Back in 2010, when former Vermont Secretary of State Deborah Markowitz was anointed as the head of the Agency of Natural Resources by newly elected Governor Peter Shumlin following her own unsuccessful campaign to win the Democratic nomination for the gubernatorial race months before, it was more than obvious that the appointment was nothing more than one of many political appointments being doled out by the newest vicar of the state of Vermont -- a circumspectful and profitable "nod" to her years of dutiful homage to the Democratic Party within the state.
And as the governor and all his charges took their respective oaths of office and service as the newly elected and appointed representatives within the state, the clique somehow misconstrued the entire concept of such service to mean that they were now the ones in office to be served as opposed to the very ones actually providing the service to others -- an all-together common misconception not only within the confines of the Green Mountain State but nationally as well.
The most recent glaring example of such ideality brought to the public's attention is none other than Ms. Markowitz' house plants apparently being afforded emergent attention by some of the public employees of the Vermont Department of Fish & Wildlife during Tropical Storm Irene.
Whether you are a recipient of one of Governor Shumlin's numerous impersonal automated replies after expending your own time and effort in vain attempt to correspond with his office or you are per chance subjected to the abject lack of response by those in this same administration who currently occupy the offices of the supposedly venerable Office of the State Attorney General who repeatedly refuse to enforce many of the Vermont State statutes that protect civil liberties from being trodden, the state of Vermont is quite obviously on equal footing with the likes of New Orleans, Chicago and Nassau County (New York) in terms of political corruption. It's distinction as being one of the least populated states in the Union is likely its only salvation in not having its level of political patronage and misconduct exposed more frequently by the few media outlets left that remain committed to challenging the ever-increasing powers and prowess of political party machinery and insidious political corruption that have inundated and nearly destroyed a nation that was conceived in liberty.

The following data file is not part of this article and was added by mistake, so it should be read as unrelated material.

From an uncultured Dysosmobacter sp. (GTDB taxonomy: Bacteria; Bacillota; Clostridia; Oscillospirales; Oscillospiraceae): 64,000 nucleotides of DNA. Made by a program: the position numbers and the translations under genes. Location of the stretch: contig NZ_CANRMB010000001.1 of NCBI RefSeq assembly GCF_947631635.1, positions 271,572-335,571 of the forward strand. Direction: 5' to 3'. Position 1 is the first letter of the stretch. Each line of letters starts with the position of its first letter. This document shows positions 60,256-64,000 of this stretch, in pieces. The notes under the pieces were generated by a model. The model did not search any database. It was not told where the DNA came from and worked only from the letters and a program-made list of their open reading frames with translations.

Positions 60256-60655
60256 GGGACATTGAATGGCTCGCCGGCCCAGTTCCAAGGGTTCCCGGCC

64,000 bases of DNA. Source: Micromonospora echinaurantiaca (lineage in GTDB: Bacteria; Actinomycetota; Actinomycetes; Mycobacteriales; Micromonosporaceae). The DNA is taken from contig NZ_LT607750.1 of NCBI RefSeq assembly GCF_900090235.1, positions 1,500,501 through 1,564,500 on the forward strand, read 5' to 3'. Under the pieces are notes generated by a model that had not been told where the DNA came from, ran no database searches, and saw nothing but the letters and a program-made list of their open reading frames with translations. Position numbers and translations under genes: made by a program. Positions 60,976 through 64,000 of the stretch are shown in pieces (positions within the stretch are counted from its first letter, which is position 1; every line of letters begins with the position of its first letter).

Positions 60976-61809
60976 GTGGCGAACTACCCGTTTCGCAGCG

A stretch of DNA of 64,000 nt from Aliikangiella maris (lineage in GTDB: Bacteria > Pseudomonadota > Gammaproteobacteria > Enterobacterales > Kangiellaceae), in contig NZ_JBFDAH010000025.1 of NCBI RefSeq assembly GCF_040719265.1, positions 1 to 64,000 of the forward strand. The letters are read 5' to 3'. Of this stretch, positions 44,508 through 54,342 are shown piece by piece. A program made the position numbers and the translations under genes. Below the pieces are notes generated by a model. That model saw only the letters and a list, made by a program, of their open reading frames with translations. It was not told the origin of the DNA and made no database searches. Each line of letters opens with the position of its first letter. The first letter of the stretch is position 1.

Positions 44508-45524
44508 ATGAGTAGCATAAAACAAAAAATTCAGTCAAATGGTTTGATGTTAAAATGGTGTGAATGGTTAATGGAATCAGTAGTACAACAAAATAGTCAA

And while the plight of Ms. Markowitz's Pansies or Posies may seem insignificant when measured against the wars we wage as of late both domestically and internationally, it remains significant in the sense that we all reside within a nation and within an era that unless and until genuine change is installed through tireless public demand and display -- that we all are potentially experiencing the throes of a nation on the brink of decline and ultimate dissolution just as the many that fell before her throughout time; once powerful empires that collapsed under the heavy burden that self-interest, power-mongering and corruption bring to bear.
Yet fortunately this nation is not led in large part by any selectmen, mayors, governors or even the presidents who stand before cheering or occasionally even jeering crowds. We are led instead by the memories of the patriots who lost their lives over the course of our thus far 237 year history in defense of a remarkable premise that promised a country that provided liberty and justice for all who chose to call it their home. We are led by the rank and file citizens who take action to remedy the oft everyday injustices within our system of government that threaten the very lifeblood of a country that was devised and is entirely dependent upon a people who cherish their right to freedom above all else. And we are led by an electorate who in their hands alone possess the power to carefully choose those individuals who will follow but only the will of the people and cast aside any notions of personal gain and thereby jeopardize the principles of democracy we hold so dear.
Kathy Gaffney writes from Pownal.